Centennial Celebration Moments # 27
The Tie That Binds (about the International DeMolay Cordon Magazine)
The publication of a magazine dedicated to DeMolay was the first sign of the growing strength of the Order. A newsletter/pamphlet called simply “The DeMolay” was published in 1919, and it was just for Kansas City Chapter, later known as the Mother Chapter of the World.
“The DeMolay Councilor” was first published in January of 1922. Louis Lower, the first DeMolay, was on the first cover. It measured 6-3/4” x 5”and contained 32 pages of stories about Chapters, jurisdictional Conclaves, and advertisements. Members were charged 40-cents for an annual subscription.
The Great Depression of 1929 halted publication but it reappeared as “The DeMolay Cordon” in 1932 in tabloid (newspaper) format measuring 15-1/2” x 10-1/2.” The subscription rate for 10 issues was $1.00. In 1935 it changed to a 16-page magazine format, and cost 50-cents a year for 10 issues. In 1938 publication was halted, but it began again in September of 1941 as the “International DeMolay Commentator” in a 16” tabloid format, with ten issues a year sent to all members, because it was sponsored by the International Fraternity House—the only organization authorized to create and sell DeMolay jewelry and regalia. But by January of 1942, the United States was at war with Germany and Japan, and publication stopped from 1942 through 1949.
In 1950 publication of “The DeMolay Cordon” resumed as a 6”x 9” magazine published bi-monthly, except during the summer. In October of 1958 the format changed again to an 8-1/2” x 11” magazine format. It was in this era that the magazine reflected the growth and success of the Order at its best.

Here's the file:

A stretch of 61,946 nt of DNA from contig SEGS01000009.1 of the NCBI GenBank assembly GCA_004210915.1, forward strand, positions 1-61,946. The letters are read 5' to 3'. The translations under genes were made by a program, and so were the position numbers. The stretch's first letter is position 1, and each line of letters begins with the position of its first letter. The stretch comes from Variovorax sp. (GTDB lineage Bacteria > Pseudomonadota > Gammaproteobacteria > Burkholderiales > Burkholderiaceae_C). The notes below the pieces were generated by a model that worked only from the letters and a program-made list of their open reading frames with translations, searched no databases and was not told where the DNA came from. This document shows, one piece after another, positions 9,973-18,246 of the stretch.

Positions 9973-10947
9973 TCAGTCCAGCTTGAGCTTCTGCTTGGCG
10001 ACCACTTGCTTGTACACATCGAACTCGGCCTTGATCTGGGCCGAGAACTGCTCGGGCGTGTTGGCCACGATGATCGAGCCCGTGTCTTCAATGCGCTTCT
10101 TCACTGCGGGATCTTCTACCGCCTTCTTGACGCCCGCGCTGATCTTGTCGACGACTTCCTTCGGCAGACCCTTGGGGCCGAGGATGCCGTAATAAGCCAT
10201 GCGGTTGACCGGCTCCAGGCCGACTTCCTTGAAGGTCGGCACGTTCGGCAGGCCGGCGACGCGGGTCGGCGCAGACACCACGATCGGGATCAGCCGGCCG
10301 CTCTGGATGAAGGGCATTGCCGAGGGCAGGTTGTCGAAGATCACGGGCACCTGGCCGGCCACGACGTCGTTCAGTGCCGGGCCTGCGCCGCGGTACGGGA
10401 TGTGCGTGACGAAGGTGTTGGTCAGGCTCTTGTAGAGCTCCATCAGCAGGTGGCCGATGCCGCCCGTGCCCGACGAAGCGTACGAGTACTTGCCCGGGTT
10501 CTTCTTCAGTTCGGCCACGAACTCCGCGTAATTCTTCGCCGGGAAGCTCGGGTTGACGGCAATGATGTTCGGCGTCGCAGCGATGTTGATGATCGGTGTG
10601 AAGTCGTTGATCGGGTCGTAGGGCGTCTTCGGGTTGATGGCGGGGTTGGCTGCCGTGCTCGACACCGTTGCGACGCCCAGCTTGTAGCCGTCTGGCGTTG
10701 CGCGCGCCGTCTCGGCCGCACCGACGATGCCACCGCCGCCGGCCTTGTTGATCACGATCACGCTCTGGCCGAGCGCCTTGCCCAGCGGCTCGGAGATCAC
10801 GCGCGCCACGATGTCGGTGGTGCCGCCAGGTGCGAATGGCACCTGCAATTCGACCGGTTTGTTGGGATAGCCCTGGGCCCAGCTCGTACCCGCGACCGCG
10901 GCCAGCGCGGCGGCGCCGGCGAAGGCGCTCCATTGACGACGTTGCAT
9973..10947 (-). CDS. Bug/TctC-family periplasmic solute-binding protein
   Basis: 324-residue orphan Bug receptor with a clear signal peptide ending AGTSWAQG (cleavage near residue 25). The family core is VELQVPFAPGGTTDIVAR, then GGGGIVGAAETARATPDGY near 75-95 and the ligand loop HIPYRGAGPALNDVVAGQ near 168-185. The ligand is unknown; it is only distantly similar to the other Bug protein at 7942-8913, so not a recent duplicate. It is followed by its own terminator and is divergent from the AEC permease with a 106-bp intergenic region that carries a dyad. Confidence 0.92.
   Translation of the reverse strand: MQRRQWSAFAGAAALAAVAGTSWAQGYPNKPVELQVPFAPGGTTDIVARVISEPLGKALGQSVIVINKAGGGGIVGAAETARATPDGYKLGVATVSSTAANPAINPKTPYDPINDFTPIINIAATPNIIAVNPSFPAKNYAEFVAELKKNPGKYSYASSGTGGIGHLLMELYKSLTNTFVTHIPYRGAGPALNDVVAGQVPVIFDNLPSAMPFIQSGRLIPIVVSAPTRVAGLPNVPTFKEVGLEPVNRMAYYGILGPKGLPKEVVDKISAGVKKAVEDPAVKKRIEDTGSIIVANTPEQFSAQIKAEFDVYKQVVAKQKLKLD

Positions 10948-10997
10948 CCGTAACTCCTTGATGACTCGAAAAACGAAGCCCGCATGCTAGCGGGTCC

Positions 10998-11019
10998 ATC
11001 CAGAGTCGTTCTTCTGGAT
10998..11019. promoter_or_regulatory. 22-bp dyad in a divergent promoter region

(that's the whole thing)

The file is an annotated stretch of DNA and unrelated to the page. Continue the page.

The July 1969 52-page issue commemorating the 50th Anniversary of the Order of DeMolay is one of the finest pieces of DeMolay print media ever published. It is a review of the first 50 years of the order and includes timelines, photos of historic significance, a gallery of Famous DeMolays, an overview of the DeMolay awards and honors program, and includes an outline of the entire 50th Anniversary Celebration.
The Cordon continued to be published in that size until 1974, when it changed to a 5-1/2” x 8-1/2” magazine that was published monthly until 1980 when it went to bi-monthly issues and finally stopped in 1981
It returned in 1984 as a tabloid, then stopped and returned as a quarterly magazine and was sporadically published over the next 10 years.
Budgetary issues kept it from being the unifying medium that it had once been, and with the advent of the internet, www.demolay.org has more or less filled the communication need.
1.) History books will tell the formal history of the Order, but history is written by news reporters who tell about what is happening WHEN it is happening. What do you think you could learn by reading old issues of the DeMolay national publication?
2.) Why might a printed publication be a better tool for communication and history than a website?
3.) Do you read any magazines or newspapers today on a regular basis?
4.) Where else, in DeMolay, have you been asked question number 3?